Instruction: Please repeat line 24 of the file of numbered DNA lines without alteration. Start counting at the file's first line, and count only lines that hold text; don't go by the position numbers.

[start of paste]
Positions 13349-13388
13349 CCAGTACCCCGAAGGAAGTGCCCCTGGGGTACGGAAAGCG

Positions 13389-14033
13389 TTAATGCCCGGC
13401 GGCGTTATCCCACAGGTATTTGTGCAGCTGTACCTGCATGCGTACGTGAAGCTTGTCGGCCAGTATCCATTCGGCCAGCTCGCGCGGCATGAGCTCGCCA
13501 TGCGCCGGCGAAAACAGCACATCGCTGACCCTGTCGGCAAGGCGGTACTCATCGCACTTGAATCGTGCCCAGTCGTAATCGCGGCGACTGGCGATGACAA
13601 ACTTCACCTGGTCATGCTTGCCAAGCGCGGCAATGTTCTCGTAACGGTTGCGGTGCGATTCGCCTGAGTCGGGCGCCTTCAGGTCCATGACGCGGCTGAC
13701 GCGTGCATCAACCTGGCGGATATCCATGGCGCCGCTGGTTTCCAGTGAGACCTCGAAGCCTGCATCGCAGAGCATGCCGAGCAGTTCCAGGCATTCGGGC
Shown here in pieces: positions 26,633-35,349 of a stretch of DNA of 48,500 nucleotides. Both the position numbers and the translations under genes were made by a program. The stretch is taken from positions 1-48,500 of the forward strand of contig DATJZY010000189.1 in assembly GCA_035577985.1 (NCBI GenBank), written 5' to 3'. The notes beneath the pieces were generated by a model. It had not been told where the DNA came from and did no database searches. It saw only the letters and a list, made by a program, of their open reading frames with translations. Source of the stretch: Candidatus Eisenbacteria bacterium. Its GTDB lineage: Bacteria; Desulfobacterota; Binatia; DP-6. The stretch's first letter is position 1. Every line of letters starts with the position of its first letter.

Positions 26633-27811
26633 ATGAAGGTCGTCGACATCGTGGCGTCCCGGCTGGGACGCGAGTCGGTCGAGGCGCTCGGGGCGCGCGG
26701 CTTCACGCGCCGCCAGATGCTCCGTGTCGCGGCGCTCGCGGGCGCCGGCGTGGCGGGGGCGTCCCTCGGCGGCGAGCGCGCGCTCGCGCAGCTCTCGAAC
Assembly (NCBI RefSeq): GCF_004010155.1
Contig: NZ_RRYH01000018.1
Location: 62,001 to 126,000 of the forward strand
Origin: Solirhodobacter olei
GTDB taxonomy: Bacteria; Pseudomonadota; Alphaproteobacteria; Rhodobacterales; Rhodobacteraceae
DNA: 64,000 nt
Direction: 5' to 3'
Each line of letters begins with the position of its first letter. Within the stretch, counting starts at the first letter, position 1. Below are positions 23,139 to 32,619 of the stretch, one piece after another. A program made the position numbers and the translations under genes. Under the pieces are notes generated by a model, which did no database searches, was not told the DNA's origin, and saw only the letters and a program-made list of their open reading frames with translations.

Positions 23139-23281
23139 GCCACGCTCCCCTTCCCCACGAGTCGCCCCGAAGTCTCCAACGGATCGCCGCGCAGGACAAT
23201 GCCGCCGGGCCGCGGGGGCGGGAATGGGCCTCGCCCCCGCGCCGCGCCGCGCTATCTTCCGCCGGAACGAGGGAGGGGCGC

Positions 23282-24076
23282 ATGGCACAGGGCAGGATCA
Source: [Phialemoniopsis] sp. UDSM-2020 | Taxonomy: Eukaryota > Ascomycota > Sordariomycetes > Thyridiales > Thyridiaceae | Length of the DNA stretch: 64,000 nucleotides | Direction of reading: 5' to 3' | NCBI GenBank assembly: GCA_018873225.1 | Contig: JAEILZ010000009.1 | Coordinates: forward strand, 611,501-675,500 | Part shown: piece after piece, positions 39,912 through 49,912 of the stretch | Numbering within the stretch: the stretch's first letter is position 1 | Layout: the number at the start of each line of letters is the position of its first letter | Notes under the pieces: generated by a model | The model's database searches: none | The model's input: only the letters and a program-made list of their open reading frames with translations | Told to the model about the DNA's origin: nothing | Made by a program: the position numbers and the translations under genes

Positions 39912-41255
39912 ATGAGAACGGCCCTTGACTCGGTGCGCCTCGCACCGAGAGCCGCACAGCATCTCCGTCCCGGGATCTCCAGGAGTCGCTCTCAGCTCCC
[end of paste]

Positions 23282-24076